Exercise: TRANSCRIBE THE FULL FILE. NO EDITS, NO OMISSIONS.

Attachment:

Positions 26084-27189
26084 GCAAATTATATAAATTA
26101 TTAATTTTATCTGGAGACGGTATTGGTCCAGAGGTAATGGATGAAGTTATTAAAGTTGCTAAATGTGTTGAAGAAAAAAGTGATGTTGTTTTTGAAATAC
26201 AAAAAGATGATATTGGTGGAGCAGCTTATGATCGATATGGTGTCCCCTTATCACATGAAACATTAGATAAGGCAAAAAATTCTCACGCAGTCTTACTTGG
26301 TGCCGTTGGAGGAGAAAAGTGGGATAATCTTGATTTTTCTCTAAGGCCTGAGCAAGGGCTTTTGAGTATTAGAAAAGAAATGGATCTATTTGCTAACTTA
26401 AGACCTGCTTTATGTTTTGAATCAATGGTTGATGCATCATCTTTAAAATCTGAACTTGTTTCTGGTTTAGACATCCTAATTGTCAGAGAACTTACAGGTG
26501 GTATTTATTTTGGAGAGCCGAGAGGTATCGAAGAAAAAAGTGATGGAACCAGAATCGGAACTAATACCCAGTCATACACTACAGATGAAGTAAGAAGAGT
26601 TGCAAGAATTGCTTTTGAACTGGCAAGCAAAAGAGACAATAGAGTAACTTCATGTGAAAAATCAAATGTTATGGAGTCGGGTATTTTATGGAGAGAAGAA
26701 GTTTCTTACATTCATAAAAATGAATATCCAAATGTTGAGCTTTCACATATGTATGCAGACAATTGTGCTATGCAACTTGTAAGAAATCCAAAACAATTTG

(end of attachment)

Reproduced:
Positions 26084-27189
26084 GCAAATTATATAAATTA
26101 TTAATTTTATCTGGAGACGGTATTGGTCCAGAGGTAATGGATGAAGTTATTAAAGTTGCTAAATGTGTTGAAGAAAAAAGTGATGTTGTTTTTGAAATAC
26201 AAAAAGATGATATTGGTGGAGCAGCTTATGATCGATATGGTGTCCCCTTATCACATGAAACATTAGATAAGGCAAAAAATTCTCACGCAGTCTTACTTGG
26301 TGCCGTTGGAGGAGAAAAGTGGGATAATCTTGATTTTTCTCTAAGGCCTGAGCAAGGGCTTTTGAGTATTAGAAAAGAAATGGATCTATTTGCTAACTTA
26401 AGACCTGCTTTATGTTTTGAATCAATGGTTGATGCATCATCTTTAAAATCTGAACTTGTTTCTGGTTTAGACATCCTAATTGTCAGAGAACTTACAGGTG
26501 GTATTTATTTTGGAGAGCCGAGAGGTATCGAAGAAAAAAGTGATGGAACCAGAATCGGAACTAATACCCAGTCATACACTACAGATGAAGTAAGAAGAGT
26601 TGCAAGAATTGCTTTTGAACTGGCAAGCAAAAGAGACAATAGAGTAACTTCATGTGAAAAATCAAATGTTATGGAGTCGGGTATTTTATGGAGAGAAGAA
26701 GTTTCTTACATTCATAAAAATGAATATCCAAATGTTGAGCTTTCACATATGTATGCAGACAATTGTGCTATGCAACTTGTAAGAAATCCAAAACAATTTG